Delaware to invest in Cybersecurity practices
According to Officials, Delaware County decided to spend around $1.6 million on its cybersecurity practices as it faced a ransomware attack last November, costing the county $25,000.
As per the Daily Times, the investment by the County Council in light of this initiative involves new staff position salaries, consulting fees, and additional software licenses for measures like security and operations improvements. This will include financial systems, infrastructure engineering, and the county’s records digitization. Moreover, some funds will be allotted to skills enhancement programs like training and web development.
Delaware is a county located in the U.S. state of Pennsylvania, bordered with Philadelphia. It has a population of 566,747, and so it is the fifth most populous county of Pennsylvania, being the third smallest according to the area.
The funding was composed of an additional amount that was aimed at improving several services of the county health department’s data center. This included air conditioning, server space, and power supply units.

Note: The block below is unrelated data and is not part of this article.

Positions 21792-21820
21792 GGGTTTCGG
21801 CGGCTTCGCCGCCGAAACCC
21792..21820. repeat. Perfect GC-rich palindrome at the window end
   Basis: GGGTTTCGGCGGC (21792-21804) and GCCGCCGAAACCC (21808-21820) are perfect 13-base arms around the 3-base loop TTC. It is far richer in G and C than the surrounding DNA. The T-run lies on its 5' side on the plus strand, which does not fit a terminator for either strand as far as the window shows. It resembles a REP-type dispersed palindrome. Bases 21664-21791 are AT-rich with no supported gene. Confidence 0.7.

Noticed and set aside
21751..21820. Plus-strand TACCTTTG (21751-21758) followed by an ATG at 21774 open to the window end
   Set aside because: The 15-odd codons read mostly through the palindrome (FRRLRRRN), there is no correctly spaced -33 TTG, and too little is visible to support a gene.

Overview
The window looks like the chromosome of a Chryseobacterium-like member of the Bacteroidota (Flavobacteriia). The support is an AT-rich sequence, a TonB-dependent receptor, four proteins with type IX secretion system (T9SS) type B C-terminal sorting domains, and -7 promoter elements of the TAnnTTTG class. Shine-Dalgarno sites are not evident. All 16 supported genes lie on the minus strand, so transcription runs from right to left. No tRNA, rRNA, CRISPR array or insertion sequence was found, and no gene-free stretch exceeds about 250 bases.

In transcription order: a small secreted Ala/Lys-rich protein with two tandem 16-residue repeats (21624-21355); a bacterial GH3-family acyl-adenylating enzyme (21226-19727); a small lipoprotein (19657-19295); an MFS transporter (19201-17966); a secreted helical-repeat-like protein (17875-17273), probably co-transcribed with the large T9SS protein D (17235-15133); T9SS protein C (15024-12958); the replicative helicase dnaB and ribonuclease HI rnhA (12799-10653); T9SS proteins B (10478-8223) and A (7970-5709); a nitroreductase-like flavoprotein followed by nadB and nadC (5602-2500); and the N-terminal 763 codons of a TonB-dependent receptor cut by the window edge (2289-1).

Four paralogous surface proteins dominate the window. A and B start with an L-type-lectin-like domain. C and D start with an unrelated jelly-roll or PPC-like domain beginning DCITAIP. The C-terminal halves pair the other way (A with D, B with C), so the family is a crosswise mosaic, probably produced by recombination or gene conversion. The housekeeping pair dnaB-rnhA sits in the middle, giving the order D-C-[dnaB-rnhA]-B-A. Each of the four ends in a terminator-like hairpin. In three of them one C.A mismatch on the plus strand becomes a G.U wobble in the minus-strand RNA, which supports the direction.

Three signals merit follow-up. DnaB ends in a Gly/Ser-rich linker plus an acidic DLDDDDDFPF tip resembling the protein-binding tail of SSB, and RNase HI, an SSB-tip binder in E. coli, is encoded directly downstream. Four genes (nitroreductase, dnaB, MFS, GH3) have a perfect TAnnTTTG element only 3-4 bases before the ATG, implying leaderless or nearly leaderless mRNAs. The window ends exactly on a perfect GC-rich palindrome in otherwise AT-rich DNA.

Last year in November, the County was hit by the DoppelPaymer ransomware, where systems like payroll, police reports, and purchasing were encrypted by hackers. Delaware County agreed to pay the ransom, which was compensated by the county’s cybersecurity insurance.
DoppelPaymer is malware that encrypts files to prevent victims from accessing them. To restore access, the affected parties are expected to pay a ransom. As per the research, DoppelPaymer is used by culprits for targeted attacks, which involve specific companies and industries.
The amount of $1.6 million approved by the County Council will introduce new IT employment positions. These comprise of support jobs, applications staff, health department IT staff, and new appointments for cybersecurity, audio-visual maintenance, and web development.
Frank Bilotta, County Chief Information Officer, also shed some light on the current state of the county’s system. He stated that since so many urgent projects come to IT, basic support is often overlooked. Bilotta said his department’s objective was simple and straightforward, involving the provision of reliable and secure technology that streamlines complex processes.